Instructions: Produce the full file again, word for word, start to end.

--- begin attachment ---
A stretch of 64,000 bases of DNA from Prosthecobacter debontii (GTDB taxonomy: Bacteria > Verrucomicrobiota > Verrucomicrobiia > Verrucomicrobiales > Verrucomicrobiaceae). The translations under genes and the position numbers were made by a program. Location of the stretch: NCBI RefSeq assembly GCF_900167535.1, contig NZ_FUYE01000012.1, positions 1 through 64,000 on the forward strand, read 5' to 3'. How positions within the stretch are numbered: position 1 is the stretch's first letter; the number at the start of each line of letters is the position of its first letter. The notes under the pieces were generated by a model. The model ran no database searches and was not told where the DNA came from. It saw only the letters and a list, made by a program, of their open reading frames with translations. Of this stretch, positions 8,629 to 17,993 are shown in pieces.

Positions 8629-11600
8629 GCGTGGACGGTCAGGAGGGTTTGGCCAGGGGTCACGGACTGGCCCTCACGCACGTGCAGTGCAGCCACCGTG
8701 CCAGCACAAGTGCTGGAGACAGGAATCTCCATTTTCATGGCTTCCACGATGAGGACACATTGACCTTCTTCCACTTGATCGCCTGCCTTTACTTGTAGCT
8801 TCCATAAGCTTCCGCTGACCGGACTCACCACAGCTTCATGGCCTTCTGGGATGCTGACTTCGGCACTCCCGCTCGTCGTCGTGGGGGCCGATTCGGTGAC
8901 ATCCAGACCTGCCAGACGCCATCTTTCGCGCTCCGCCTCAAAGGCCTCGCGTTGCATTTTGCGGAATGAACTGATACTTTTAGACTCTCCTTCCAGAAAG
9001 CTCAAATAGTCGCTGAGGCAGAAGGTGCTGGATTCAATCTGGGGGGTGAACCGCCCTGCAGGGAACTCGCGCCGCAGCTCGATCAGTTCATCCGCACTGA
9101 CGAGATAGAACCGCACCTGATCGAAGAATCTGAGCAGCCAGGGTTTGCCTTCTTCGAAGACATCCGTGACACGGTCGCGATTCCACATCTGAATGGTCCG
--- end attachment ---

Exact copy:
A stretch of 64,000 bases of DNA from Prosthecobacter debontii (GTDB taxonomy: Bacteria > Verrucomicrobiota > Verrucomicrobiia > Verrucomicrobiales > Verrucomicrobiaceae). The translations under genes and the position numbers were made by a program. Location of the stretch: NCBI RefSeq assembly GCF_900167535.1, contig NZ_FUYE01000012.1, positions 1 through 64,000 on the forward strand, read 5' to 3'. How positions within the stretch are numbered: position 1 is the stretch's first letter; the number at the start of each line of letters is the position of its first letter. The notes under the pieces were generated by a model. The model ran no database searches and was not told where the DNA came from. It saw only the letters and a list, made by a program, of their open reading frames with translations. Of this stretch, positions 8,629 to 17,993 are shown in pieces.

Positions 8629-11600
8629 GCGTGGACGGTCAGGAGGGTTTGGCCAGGGGTCACGGACTGGCCCTCACGCACGTGCAGTGCAGCCACCGTG
8701 CCAGCACAAGTGCTGGAGACAGGAATCTCCATTTTCATGGCTTCCACGATGAGGACACATTGACCTTCTTCCACTTGATCGCCTGCCTTTACTTGTAGCT
8801 TCCATAAGCTTCCGCTGACCGGACTCACCACAGCTTCATGGCCTTCTGGGATGCTGACTTCGGCACTCCCGCTCGTCGTCGTGGGGGCCGATTCGGTGAC
8901 ATCCAGACCTGCCAGACGCCATCTTTCGCGCTCCGCCTCAAAGGCCTCGCGTTGCATTTTGCGGAATGAACTGATACTTTTAGACTCTCCTTCCAGAAAG
9001 CTCAAATAGTCGCTGAGGCAGAAGGTGCTGGATTCAATCTGGGGGGTGAACCGCCCTGCAGGGAACTCGCGCCGCAGCTCGATCAGTTCATCCGCACTGA
9101 CGAGATAGAACCGCACCTGATCGAAGAATCTGAGCAGCCAGGGTTTGCCTTCTTCGAAGACATCCGTGACACGGTCGCGATTCCACATCTGAATGGTCCG